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Diabetologia. 1998 Jan;41(1):34-9.

Flow-induced dilatation in isolated resistance arteries from control and streptozotocin-diabetic rats.

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Department of Obstetrics and Gynaecology, UMDS, St. Thomas' Hospital, London, UK.


Acetylcholine-induced vasodilatation is impaired in animal models of insulin-dependent diabetes mellitus (IDDM), and may result from altered nitric oxide synthesis or release. The response to intraluminal flow, a more physiologically relevant stimulus for nitric oxide release, is unknown. This study examined flow-induced responses in isolated resistance arteries from male Sprague-Dawley control and streptozotocin-diabetic (45 mg/kg i.v., 4 week duration) rats. Mesenteric arteries (4-5th order) were dissected and cannulated on a pressure myograph (mean internal diameter +/- SEM at 40 mmHg, control 223 +/- 8, n = 9 vs diabetic 239 +/- 12 microm, n = 8, NS). Arteries were preconstricted with noradrenaline (1 micromol/l) and intraluminal pressure raised and maintained at 80 mmHg. Luminal flow was raised in incremental steps (0-1.27 microl/s). Arteries from control animals dilated to flow while arteries from diabetic animals constricted (% change in internal diameter +/- SEM at 0.79 microl/s: control 13.46 +/- 6.52, n = 9 vs diabetic -7.44 +/- 3.38%, n = 8; p < 0.005). Incubation with N(omega)-nitro-L-arginine methyl ester (0.1 mmol/l) abolished flow responses in arteries from controls but not from diabetic rats. In conclusion, impaired flow-induced nitric oxide-mediated vasodilatation may contribute to vascular disease in IDDM.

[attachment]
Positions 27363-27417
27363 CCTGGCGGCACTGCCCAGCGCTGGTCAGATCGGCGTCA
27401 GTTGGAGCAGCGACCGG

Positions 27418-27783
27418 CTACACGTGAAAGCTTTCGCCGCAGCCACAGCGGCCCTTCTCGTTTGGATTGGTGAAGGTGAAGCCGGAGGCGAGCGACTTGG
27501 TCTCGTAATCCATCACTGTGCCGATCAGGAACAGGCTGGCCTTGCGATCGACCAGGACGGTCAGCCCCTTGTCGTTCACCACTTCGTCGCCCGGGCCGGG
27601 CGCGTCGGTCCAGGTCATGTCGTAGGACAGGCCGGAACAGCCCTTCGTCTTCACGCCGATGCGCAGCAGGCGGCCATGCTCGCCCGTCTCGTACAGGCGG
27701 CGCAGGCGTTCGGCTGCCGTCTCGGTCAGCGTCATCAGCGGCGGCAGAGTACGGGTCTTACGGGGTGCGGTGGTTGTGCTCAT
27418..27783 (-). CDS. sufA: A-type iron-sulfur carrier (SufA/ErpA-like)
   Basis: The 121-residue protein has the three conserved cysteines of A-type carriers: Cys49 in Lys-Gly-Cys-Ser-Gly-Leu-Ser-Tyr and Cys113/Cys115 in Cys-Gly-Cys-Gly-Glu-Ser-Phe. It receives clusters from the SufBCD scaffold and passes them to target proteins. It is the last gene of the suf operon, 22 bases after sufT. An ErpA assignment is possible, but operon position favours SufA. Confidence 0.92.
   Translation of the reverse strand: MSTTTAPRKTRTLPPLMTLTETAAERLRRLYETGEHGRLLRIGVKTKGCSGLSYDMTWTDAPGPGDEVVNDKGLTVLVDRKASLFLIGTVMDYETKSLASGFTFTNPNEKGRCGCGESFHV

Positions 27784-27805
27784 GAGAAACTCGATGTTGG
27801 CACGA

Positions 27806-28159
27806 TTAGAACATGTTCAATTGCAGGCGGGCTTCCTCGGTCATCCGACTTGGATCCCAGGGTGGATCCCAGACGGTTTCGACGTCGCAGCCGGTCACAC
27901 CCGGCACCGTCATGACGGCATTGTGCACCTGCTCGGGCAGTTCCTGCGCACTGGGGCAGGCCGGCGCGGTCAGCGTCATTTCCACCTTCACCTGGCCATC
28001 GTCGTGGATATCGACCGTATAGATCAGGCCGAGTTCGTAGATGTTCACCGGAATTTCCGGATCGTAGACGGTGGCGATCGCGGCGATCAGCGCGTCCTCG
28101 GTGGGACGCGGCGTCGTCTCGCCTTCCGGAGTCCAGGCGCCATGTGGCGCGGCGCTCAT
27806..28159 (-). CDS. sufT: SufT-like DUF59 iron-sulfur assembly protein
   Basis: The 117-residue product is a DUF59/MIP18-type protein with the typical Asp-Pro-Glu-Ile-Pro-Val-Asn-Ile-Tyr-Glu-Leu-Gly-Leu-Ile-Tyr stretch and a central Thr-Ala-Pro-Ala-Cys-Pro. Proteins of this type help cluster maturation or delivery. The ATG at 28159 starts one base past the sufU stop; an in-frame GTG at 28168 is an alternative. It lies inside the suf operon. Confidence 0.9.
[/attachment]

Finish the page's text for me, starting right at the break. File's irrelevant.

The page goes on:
[Indexed for MEDLINE]

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